When we arrived home to the Beebe house, I had the privilege of delivering some surprises from friends at home. The family was so thankful for all of the goodies sent from home, but the boys seemed the most excited about their cards and letters from school. Robin read several of the letters to the family out loud. Each of them cherished knowing they were remembered by friends back home.
(Each of the boys loved their letters and pictures from RECA friends!)
(One of the gifts from home I delivered were the new FTO "Love Orphans" t-shirts. Robin and Etornam were so excited, they immediately put them on! I love this picture of the three of us in "orphan awareness" t-shirts. God has taught me so much through adoption. If you would like to order a "Love Orphans" shirt, please contact Feeding the Orphans.)
On my second day, I traveled with Robin and Reid to visit a pastor that they are helping. He has many single mothers in his congregation who are in need of help. They have been able to set up some education sponsorships for their children. I’m afraid I take education for granted in the US. It costs a great deal in Ghana compared to their earnings. There are fees for everything (uniforms, shoes, books, PTA, etc) and all this changes from term to term. I loved seeing God work through 2 people using the gifts God has given them to manage all the complications involved in bridging school sponsorships between two very different cultures. Their goal was to come alongside this pastor to provide the needed help while creating accountability and minimizing dependence. I was even privileged to see the joy on one young man’s face as God provided a way for him to continue in his education.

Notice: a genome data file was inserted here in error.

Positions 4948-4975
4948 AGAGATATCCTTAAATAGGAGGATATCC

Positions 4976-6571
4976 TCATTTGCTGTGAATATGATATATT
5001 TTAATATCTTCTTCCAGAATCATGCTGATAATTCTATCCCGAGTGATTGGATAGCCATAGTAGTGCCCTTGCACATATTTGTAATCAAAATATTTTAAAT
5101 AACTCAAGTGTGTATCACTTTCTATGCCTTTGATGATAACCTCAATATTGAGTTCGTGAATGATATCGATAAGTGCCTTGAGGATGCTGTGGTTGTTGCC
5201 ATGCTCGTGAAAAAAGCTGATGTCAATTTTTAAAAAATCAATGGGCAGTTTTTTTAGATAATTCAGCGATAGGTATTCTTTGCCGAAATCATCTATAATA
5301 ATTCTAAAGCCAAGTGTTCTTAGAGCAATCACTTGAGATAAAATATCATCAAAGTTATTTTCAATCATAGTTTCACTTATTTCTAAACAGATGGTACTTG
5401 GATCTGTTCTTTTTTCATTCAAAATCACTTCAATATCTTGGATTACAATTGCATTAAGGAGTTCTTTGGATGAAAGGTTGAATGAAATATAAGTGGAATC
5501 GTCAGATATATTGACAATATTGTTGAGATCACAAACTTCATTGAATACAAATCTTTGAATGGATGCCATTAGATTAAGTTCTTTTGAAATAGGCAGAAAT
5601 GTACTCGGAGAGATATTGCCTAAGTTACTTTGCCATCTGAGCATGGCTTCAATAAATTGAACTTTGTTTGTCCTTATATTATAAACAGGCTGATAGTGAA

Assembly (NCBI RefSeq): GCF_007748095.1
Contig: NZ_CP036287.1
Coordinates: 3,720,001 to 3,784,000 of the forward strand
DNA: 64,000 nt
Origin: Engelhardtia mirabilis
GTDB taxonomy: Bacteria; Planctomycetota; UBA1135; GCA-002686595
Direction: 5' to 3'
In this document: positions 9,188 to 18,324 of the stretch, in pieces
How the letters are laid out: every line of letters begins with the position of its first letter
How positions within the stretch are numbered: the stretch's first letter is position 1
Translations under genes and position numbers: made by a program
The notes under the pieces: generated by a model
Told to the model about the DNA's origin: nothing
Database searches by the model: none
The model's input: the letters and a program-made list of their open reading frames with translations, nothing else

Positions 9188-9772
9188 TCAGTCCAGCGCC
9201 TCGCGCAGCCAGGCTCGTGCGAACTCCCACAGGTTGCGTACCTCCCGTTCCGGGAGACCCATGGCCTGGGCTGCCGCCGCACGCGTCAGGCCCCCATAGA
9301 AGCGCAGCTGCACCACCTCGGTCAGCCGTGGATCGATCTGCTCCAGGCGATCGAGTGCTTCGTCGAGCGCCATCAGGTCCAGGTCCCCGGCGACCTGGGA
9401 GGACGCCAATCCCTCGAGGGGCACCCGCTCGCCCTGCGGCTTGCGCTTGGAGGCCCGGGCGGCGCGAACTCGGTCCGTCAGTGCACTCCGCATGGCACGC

(This young man has a bright future thanks to education sponsorship through FTO!)
(Pastor Seth, Ben, Robin and Reid - excited about the change in Ben's life. He is fatherless and his single mother could not afford to send him to secondary school. He is so thankful to his sponsor who is providing hope for his future!)